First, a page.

Crucial South Sudan electoral questions unanswered


South Sudan's former rebel leader-cum-deputy president Riek Machar. Photo by REUTERS/Goran Tomasevic/File Photo

from RAJI BASHIR in Khartoum, Sudan
Sudan Bureau
KHARTOUM, (CAJ News) – WITH key institutions and legal frameworks yet to be established and a stalled constitution-drafting process, Sudan is in a race against time to hold long-delayed elections at the end of 2024.

The government is adamant the polls, set to be the first post-independence in 2011, will go ahead.

The situation on the ground, with 15 months remaining, yet indicates the country synonymous with conflict will not meet this deadline.

Should the elections be held, it remains to be seen if they would be credible as the world’s newest country suffers recurrent inter-communal violence and a massive influx of returnees and refugees continuing to worsen the already dire humanitarian situation.

The issue of elections is a source of international divisions, as evidenced by deliberations at the United Nations (UN) Security Council. Polls were initially set for 2023 but in 2020, parties in the inclusive government agreed a postponement.

UN’s top envoy in the country noted time is of the essence for South Sudan to realise the goals of the Revitalised Peace Agreement and its road map for elections set for December 2024.

Nicholas Haysom, Special Representative of the Secretary-General and Head of the United Nations Mission in South Sudan (UNMISS), said in addition to the lack of key institutions and legal frameworks as yet and the stalled constitution-drafting process, “critical questions remain unanswered.”

These, according to the envoy, include the type of elections to be held, voter-registration requirements, how electoral boundaries will be determined and the nature of participation by refugees and internally displaced persons.

“Of particular importance is the Constitution-drafting process, to be carried out in an environment that respects the freedoms of expression, association and peaceful assembly and encourages civic engagement,” Haysom said.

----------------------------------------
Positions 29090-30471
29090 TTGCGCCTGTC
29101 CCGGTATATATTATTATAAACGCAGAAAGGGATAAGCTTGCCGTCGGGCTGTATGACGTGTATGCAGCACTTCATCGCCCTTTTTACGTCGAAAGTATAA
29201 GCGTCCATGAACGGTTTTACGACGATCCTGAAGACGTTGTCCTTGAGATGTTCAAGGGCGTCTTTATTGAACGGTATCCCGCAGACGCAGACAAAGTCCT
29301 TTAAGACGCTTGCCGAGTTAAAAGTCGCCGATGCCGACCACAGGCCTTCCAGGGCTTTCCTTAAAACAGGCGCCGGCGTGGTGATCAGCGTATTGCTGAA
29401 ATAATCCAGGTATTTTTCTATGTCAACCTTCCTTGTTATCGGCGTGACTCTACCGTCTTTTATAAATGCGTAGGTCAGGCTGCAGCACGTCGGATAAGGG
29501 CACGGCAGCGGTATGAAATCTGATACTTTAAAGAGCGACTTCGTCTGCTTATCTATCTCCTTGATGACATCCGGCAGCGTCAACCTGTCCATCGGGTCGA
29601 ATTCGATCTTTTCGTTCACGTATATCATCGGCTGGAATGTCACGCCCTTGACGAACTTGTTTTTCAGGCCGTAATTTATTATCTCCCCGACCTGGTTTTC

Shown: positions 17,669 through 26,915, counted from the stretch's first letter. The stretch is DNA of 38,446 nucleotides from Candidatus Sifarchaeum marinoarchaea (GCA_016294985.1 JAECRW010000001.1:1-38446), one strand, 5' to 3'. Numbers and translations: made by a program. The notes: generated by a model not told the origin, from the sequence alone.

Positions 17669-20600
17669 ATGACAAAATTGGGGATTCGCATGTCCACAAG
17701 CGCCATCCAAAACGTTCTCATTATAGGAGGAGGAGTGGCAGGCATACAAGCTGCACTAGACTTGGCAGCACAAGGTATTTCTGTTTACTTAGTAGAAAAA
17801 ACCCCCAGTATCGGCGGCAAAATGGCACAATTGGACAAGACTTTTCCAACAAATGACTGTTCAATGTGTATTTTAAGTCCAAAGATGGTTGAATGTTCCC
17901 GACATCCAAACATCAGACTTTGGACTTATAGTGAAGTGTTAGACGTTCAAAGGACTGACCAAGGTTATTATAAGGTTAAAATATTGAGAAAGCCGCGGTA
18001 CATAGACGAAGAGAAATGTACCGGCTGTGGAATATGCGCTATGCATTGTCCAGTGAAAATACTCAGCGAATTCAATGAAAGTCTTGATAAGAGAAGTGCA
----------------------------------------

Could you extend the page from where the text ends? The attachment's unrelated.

According to the road map, the process is 12 months behind schedule, he observed, thus stressing the urgent need to recalibrate priorities within the remaining transitional period.

The envoy nonetheless highlighted “modest progress” made since his last briefing, in June.

He highlighted the passage of the National Elections Act to its third reading in parliament, the establishment of a joint task force among the transitional government, African Union, Intergovernmental Authority on Development (IGAD) and the United Nations to coordinate support for constitutional and electoral processes.

The electoral security-planning has commenced. The initial election-budget discussion within the government also resumed.

President Salva Kiir Mayardit, has assured that the country will not return to war and “the path forward is elections in December 2024.”

The country had spilled to war in 2013 after Mayardit fell out with his deputy, Riek Machar.

They formed a government of national unity in 2020, after a war that claimed an estimated 400 000 lives.

Machar is the First Vice President in this inclusive administration.

Akuei Bona Malwal, Permanent Representative of South Sudan to the UN, said despite the slow implementation of the Revitalised Peace Agreement, the parties remained committed to its logical conclusion “both in letter and spirit,” which will allow for general elections to be held.

He pointed out that the dire humanitarian situation, the latest the conflict in Sudan, were conditions beyond the government’s control.

Around 260 000 individuals had crossed the border from Sudan to South Sudan, fleeing the conflict that began in April.

South Sudan, with limited resources also grappling with food insecurity, floods and delayed rainy season, is struggling to cope.

The planned elections have been a source of divisions at the UN, highlighting the prevailing geopolitical tensions.

Alexandre Olmedo, the French envoy, expressed concern over the lack of progress in the drafting of a permanent constitution and the preparation of elections.

“International support can only materialise if the authorities create the conditions for a credible debate and democratic elections, with the inclusion of civil society, women and youth,” Olmedo said.

The United States’ Robert Wood said he was “disappointed about the lack of progress by the Transitional Government of South Sudan’s implementation of the Revitalised Peace Agreement and the road map.”

Dai Bing, China’s Deputy Permanent Representative to the UN, asked the international community to maintain “necessary patience” and respect the sovereignty of South Sudan, while providing support for its political process and election preparations.

Further, the development and management of oil resources that bear on the country’s economy and livelihoods should be decided by the South Sudanese government and people.

He was alluding to the sentiment that influential countries destabilise resource-rich African countries in order to exploit their resources.

“Countries outside the region should not interfere,” Bing said.

– CAJ News













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